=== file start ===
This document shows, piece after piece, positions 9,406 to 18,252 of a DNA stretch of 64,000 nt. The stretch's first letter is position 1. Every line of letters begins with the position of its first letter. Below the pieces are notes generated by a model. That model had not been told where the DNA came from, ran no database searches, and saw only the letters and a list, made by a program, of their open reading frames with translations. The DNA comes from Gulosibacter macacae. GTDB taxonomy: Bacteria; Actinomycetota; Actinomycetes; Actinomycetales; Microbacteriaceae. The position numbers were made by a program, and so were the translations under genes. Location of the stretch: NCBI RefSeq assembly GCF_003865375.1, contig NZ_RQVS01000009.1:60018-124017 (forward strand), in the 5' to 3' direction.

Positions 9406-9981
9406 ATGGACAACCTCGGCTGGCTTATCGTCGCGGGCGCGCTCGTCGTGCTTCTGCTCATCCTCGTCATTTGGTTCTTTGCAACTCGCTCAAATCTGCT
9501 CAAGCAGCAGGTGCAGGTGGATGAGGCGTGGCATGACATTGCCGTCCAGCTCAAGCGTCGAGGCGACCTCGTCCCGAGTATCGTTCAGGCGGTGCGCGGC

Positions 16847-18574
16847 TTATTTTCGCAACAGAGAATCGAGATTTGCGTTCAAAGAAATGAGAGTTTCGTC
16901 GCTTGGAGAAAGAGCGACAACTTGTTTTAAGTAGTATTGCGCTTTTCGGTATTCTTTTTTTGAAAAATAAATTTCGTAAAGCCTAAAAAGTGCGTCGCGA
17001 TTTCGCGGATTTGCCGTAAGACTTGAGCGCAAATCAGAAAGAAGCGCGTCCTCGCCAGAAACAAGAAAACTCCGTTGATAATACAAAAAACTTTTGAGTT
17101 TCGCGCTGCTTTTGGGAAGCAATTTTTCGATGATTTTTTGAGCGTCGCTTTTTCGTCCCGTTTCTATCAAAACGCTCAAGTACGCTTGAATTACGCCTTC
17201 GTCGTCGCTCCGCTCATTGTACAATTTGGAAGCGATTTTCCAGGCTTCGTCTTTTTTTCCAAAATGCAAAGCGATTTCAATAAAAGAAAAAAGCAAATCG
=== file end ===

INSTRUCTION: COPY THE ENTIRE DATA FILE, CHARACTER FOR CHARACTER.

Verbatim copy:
This document shows, piece after piece, positions 9,406 to 18,252 of a DNA stretch of 64,000 nt. The stretch's first letter is position 1. Every line of letters begins with the position of its first letter. Below the pieces are notes generated by a model. That model had not been told where the DNA came from, ran no database searches, and saw only the letters and a list, made by a program, of their open reading frames with translations. The DNA comes from Gulosibacter macacae. GTDB taxonomy: Bacteria; Actinomycetota; Actinomycetes; Actinomycetales; Microbacteriaceae. The position numbers were made by a program, and so were the translations under genes. Location of the stretch: NCBI RefSeq assembly GCF_003865375.1, contig NZ_RQVS01000009.1:60018-124017 (forward strand), in the 5' to 3' direction.

Positions 9406-9981
9406 ATGGACAACCTCGGCTGGCTTATCGTCGCGGGCGCGCTCGTCGTGCTTCTGCTCATCCTCGTCATTTGGTTCTTTGCAACTCGCTCAAATCTGCT
9501 CAAGCAGCAGGTGCAGGTGGATGAGGCGTGGCATGACATTGCCGTCCAGCTCAAGCGTCGAGGCGACCTCGTCCCGAGTATCGTTCAGGCGGTGCGCGGC

Positions 16847-18574
16847 TTATTTTCGCAACAGAGAATCGAGATTTGCGTTCAAAGAAATGAGAGTTTCGTC
16901 GCTTGGAGAAAGAGCGACAACTTGTTTTAAGTAGTATTGCGCTTTTCGGTATTCTTTTTTTGAAAAATAAATTTCGTAAAGCCTAAAAAGTGCGTCGCGA
17001 TTTCGCGGATTTGCCGTAAGACTTGAGCGCAAATCAGAAAGAAGCGCGTCCTCGCCAGAAACAAGAAAACTCCGTTGATAATACAAAAAACTTTTGAGTT
17101 TCGCGCTGCTTTTGGGAAGCAATTTTTCGATGATTTTTTGAGCGTCGCTTTTTCGTCCCGTTTCTATCAAAACGCTCAAGTACGCTTGAATTACGCCTTC
17201 GTCGTCGCTCCGCTCATTGTACAATTTGGAAGCGATTTTCCAGGCTTCGTCTTTTTTTCCAAAATGCAAAGCGATTTCAATAAAAGAAAAAAGCAAATCG